Monday, May 31, 2010

Is Live Music the Key to Peace and Love?


The Woodstock Music & Art Fair of 1969 was one of the biggest events in the 1960's, establishing the cultural importance of the flood of new music and alternative lifestyles that had been developing for years, and then celebrated with its own documentary film, soundtrack albums, books, commemorative festivals, a museum, and untold references to the event in the popular culture.  Although the event originally generated $1.4 million dollars in debt, countless promoters have been trying to duplicate its success ever since. 

When the event occurred I was just about to begin my graduate studies at UC, Berkeley.  When word came that one of our friends, Bill, from our recent days at Oberlin College, had attended the event and described it in glowing terms, my small world of recent Obie graduates was jealous of Bill's good fortune.  It seemed so unfair. Here we had all moved to Berkeley, the center of the new counter-culture, and now our thunder had been stolen by an event on a dairy farm in New York!

Less than four months later we got our own chance to be involved in a historical event of music and coolness, thanks to the Altamont Speedway Free Festival organized by The Rolling Stones and presented on December 6, 1969 not far from our new home in Berkeley.  The timing of the event just barely got it included in the Sixties.  And though it became historic, it was not for its coolness or "peace and love," but for its violence, shown in a documentary film of its own, as the symbolic end of the hippie era, a conclusion to the youth culture of the Sixties.        

We all went, as it was free and promised an incredible lineup of acts: Santana, Jefferson Airplane, The Flying Burrito Brothers, Crosby Stills Nash & Young, The Grateful Dead and The Rolling Stones.  How could we go wrong?  Surely this would trump Bill's good fortune on the East coast and confirm our wisdom in moving West.  The first sign of what was to come was when we had to park our car by the side of the road miles from the venue and start walking.  In fact Stephanie Gutieri and I hitched a ride, sitting on the trunk of a car inching its way forward in the gridlock.  Stephi is the one who had gotten me into Dylan only three years before at Oberlin.  The ride must have taken about an hour, which we mostly passed playing a question and answer game of "Who Am I?"  As it turned out, this was the high point of the day for me and is still one of my fondest memories of Stephi.  Rest in peace, dear Stephi.  I miss you and have for many years!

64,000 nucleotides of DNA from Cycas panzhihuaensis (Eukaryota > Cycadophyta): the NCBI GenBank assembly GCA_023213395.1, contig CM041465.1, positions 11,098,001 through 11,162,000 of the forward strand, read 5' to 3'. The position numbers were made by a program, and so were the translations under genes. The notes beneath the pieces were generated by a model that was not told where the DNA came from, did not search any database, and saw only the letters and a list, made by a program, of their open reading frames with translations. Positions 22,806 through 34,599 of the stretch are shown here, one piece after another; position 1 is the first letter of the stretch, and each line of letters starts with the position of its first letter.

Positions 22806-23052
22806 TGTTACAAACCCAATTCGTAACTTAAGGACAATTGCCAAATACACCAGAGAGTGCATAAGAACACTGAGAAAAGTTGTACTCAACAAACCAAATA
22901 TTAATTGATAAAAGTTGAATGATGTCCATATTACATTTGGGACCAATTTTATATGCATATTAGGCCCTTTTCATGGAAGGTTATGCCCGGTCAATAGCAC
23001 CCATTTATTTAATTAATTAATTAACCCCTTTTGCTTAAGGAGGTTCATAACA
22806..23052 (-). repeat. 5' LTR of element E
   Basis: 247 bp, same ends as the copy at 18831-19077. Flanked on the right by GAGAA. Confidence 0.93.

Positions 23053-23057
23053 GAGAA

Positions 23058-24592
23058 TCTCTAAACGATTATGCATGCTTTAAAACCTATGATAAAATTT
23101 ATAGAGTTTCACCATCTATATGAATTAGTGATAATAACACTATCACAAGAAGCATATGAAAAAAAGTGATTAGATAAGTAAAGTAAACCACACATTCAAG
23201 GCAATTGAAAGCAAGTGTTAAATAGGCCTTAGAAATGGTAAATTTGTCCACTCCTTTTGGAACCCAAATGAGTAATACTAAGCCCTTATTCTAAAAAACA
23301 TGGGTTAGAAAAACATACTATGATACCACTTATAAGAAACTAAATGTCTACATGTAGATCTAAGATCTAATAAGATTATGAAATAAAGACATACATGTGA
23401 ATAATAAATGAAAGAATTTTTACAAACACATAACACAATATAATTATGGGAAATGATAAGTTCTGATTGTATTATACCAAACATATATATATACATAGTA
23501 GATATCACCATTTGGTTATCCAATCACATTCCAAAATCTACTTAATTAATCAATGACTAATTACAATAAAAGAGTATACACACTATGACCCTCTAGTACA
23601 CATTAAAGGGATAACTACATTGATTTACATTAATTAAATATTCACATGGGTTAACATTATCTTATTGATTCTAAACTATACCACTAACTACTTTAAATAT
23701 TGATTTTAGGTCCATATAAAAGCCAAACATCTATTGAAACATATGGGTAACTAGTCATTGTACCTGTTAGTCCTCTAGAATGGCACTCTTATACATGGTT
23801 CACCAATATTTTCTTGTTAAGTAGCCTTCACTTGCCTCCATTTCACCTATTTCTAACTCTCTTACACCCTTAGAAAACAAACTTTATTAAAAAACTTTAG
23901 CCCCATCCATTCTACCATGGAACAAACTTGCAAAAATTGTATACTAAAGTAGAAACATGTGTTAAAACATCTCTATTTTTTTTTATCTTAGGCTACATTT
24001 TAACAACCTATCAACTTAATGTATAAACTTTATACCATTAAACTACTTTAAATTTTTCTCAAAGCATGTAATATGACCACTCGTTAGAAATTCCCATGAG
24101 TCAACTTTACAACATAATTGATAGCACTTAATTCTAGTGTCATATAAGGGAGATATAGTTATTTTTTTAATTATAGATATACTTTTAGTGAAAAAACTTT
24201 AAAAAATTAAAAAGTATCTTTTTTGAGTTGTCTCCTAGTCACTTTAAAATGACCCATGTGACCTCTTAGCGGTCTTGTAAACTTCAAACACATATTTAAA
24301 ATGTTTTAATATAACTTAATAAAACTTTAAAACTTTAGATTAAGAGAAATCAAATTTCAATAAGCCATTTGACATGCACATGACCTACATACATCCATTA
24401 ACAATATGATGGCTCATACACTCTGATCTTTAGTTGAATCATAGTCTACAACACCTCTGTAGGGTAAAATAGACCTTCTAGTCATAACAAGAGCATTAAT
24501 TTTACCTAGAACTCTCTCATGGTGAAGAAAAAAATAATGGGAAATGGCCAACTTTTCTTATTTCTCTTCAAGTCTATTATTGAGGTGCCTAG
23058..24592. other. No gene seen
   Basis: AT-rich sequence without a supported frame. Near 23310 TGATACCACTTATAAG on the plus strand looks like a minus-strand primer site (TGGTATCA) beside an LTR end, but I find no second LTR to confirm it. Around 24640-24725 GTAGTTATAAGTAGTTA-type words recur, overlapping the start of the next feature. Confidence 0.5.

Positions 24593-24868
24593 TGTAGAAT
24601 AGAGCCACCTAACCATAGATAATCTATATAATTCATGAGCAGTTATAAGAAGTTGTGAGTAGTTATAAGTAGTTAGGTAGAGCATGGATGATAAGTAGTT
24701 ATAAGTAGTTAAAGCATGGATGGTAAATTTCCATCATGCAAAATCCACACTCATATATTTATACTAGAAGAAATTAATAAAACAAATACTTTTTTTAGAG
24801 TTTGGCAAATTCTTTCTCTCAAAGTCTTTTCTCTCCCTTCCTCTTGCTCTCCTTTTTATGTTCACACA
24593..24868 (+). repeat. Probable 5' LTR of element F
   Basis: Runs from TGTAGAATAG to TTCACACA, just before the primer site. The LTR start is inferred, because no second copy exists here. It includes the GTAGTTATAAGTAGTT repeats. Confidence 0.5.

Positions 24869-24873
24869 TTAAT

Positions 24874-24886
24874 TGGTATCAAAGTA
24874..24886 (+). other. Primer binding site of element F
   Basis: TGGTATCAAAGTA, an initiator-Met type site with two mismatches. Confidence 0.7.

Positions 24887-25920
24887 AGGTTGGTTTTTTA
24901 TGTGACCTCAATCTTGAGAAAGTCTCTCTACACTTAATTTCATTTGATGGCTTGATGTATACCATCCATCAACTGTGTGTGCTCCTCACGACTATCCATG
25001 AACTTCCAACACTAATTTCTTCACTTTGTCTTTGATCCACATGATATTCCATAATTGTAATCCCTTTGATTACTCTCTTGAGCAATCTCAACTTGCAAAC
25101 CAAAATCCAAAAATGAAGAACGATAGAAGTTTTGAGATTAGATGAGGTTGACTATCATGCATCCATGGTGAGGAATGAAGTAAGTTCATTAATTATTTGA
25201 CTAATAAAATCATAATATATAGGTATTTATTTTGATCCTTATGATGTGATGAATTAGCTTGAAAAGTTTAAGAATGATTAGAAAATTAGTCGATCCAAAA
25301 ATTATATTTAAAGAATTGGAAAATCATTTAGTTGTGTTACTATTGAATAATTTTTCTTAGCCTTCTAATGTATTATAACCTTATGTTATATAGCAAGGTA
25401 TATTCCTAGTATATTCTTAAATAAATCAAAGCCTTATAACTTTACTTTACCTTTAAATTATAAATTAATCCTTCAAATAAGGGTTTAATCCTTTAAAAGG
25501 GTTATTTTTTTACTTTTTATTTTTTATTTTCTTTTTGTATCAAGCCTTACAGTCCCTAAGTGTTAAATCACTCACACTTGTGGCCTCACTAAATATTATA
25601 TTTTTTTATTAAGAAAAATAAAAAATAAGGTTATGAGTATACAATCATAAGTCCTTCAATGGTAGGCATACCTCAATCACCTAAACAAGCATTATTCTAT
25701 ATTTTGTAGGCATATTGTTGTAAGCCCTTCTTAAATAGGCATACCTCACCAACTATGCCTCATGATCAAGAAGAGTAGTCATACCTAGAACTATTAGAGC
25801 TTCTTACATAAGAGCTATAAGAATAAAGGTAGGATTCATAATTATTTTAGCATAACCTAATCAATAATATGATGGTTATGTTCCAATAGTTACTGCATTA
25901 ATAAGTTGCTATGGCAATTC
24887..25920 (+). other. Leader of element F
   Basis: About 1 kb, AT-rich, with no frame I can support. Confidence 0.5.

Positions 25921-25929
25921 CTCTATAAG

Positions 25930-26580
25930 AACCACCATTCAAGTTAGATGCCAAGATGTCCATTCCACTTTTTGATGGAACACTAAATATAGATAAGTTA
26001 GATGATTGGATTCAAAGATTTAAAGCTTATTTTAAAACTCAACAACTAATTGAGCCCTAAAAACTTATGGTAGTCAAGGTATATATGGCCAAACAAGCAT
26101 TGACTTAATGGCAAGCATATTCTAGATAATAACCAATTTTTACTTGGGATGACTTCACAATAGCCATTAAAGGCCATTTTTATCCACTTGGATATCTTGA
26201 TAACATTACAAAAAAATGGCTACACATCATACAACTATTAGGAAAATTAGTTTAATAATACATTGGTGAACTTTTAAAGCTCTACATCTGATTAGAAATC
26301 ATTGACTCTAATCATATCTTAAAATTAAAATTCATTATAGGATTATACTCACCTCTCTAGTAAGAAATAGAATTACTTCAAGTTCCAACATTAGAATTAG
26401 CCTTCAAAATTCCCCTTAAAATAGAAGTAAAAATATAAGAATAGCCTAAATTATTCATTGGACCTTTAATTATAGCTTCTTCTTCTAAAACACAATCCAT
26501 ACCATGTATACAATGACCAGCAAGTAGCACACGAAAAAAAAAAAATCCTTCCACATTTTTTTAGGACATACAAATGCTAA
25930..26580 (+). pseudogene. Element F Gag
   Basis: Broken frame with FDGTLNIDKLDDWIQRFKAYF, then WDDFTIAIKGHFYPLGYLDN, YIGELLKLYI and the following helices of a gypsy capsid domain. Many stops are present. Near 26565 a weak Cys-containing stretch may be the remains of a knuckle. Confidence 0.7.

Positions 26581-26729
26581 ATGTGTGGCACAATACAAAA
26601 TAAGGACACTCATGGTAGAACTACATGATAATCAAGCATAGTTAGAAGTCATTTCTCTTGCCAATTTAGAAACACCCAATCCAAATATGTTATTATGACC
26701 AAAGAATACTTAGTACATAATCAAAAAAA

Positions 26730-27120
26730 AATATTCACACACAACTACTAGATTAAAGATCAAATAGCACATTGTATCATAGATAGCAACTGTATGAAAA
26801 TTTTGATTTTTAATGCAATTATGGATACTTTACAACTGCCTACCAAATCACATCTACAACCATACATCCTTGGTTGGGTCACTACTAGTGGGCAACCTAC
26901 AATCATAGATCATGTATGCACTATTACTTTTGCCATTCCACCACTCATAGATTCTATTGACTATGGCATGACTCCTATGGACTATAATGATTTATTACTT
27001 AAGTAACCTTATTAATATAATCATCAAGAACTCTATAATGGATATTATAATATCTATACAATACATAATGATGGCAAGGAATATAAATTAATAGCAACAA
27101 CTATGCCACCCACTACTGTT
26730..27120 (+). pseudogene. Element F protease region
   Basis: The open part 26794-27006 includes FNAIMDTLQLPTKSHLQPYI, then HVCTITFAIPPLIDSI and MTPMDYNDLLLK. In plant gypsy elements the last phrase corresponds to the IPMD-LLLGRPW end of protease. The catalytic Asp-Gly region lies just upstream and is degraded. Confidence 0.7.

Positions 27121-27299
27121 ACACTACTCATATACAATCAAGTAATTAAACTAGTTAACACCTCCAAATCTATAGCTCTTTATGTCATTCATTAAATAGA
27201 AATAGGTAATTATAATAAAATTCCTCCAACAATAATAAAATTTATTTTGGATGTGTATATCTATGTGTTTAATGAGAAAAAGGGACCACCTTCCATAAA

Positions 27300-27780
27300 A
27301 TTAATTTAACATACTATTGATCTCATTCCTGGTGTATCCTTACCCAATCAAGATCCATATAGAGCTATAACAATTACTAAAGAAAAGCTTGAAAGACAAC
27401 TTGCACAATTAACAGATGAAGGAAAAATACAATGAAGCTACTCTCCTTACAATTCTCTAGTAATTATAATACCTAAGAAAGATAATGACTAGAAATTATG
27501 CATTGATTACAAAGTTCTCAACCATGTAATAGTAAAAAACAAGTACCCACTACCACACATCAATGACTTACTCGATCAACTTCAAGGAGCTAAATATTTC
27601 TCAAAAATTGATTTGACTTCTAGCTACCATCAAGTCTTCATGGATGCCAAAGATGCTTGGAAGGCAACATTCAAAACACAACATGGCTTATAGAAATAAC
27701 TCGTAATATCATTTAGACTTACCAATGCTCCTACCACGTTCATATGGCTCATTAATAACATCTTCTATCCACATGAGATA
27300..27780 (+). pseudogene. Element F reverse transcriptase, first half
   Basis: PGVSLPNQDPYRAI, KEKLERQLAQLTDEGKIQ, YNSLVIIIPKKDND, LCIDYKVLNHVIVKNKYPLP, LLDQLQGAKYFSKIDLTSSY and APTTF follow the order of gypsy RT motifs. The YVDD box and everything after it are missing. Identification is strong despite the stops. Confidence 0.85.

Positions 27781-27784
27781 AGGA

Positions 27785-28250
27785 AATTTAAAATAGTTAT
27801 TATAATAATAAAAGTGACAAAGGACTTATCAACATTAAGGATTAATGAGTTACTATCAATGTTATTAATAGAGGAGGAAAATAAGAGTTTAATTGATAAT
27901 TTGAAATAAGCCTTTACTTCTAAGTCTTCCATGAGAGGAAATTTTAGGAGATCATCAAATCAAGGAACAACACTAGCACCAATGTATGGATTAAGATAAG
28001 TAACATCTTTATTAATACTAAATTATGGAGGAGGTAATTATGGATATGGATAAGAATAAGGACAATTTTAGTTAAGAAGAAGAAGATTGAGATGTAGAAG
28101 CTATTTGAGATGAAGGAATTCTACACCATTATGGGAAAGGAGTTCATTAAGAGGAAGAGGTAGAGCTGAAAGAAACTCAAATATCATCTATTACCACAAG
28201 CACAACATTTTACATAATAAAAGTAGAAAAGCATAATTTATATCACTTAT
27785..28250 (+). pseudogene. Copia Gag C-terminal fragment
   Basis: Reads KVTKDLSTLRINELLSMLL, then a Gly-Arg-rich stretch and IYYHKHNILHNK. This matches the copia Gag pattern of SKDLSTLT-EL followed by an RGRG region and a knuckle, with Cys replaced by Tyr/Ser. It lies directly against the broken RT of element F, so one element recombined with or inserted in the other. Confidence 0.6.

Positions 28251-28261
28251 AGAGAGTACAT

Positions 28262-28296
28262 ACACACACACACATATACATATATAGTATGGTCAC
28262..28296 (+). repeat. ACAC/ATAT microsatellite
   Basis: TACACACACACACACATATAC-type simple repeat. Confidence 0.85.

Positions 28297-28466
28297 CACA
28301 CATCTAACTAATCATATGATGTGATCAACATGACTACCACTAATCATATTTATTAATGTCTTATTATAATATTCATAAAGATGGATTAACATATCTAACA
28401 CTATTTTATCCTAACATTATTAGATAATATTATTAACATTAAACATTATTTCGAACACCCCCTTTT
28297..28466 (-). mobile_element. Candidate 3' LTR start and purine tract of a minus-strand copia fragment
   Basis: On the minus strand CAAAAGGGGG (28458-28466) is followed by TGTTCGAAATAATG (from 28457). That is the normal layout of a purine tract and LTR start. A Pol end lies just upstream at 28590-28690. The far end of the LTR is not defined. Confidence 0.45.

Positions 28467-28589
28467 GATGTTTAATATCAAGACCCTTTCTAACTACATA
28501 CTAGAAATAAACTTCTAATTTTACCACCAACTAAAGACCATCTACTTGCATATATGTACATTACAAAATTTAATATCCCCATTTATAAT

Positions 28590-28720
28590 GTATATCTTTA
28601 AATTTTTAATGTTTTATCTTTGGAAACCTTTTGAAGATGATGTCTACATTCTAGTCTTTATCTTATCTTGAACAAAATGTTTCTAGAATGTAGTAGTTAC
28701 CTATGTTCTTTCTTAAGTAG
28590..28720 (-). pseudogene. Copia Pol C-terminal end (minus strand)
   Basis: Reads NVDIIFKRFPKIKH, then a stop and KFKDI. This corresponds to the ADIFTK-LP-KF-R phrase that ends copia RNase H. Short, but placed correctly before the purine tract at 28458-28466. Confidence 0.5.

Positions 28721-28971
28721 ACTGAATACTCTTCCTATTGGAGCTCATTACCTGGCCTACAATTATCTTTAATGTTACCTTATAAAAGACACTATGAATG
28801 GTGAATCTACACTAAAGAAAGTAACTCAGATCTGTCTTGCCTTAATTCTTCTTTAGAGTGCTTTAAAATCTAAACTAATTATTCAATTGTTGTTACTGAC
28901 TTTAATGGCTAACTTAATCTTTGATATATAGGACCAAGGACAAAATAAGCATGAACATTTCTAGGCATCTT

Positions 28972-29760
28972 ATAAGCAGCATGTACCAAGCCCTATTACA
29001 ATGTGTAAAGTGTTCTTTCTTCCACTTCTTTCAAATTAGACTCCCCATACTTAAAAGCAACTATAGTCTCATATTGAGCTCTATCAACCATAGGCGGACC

Once we got to the event, we staked out less than nine sq feet of space with our blanket and then endured the day, feeling claustrophobic and threatened by the bad vibes rolling through the audience all day long.  And it was only later that we learned that a man had been killed right in front of the stage, no more than fifty feet from our cramped location.  To his credit, Bill never rubbed it in with any of us.
But this is not a history lesson about the Sixties.  This blog is about the transformative experience a live musical performance can provide, when the "numbers were burning."  Amazingly, this even applies to Altamont, now known as "an infamous rock concert."  The Stones performed last and by the time they appeared we were worn out from the long day of cramped quarters and bad vibes.  And though the violence interrupted their "Sympathy for the Devil" song, with Jagger then urging everyone to be calm, the band restarted and played on, even as Meredith Hunter was killed in front of them at the foot of the stage during "Under My Thumb."  The band was afraid that if they stopped playing a full-scale riot could develop.

Their decision was a wise one.  The one thing that finally unified the crowd and brought peace to the day was the charismatic and electrifying performance of Mick Jagger and the Rolling Stones. Imagine this, the very next song they performed after the killing of Hunter, was the first ever live performance of "Brown Sugar," yes, a world premiere they had saved for that day.  And somewhere along the way, during the rest of their set, Stephi and I, as well as all those around us, finally gave up our guarded enclave and rose to our feet for the rest of the show.  Jagger had turned around the bad vibes and gotten the audience with him and only him.  Finally we were all in the moment, witnessing a powerful performance and letting the good vibes of the glorious music wash over us.  For the last songs of the set, "Satisfaction" and "Honky Tonk Woman," we were fiercely dancing around, like all the rest, culminating in perhaps the most ironic song selection ever to end  a concert, when the band finished with "Street Fighting Man."  

This is one of the best examples from my own life of how the performer and the audience interact to create the experience and how the power of music can bring peace to the unruly mob, as suggested by Dr. Karl Paulnack.  As I write this on Memorial Day, when we honor our fallen soldiers, I wonder whether it would be more effective to invade foreign shores with armies of artists, rather than soldiers.

The Latitude Festival is an example of what music festivals have become.  Also presented on farm land, but in England, it strives to be an all-encompassing festival for all the arts, with performances on its various stages "from the worlds of comedy, literary, poetry, cabaret, theatre, film, art and dance."  That's a tall order to fill, but they seem to be fulfilling their promise, as all tickets for their fifth season had already been sold out, two months before the festival was to begin in July 2010.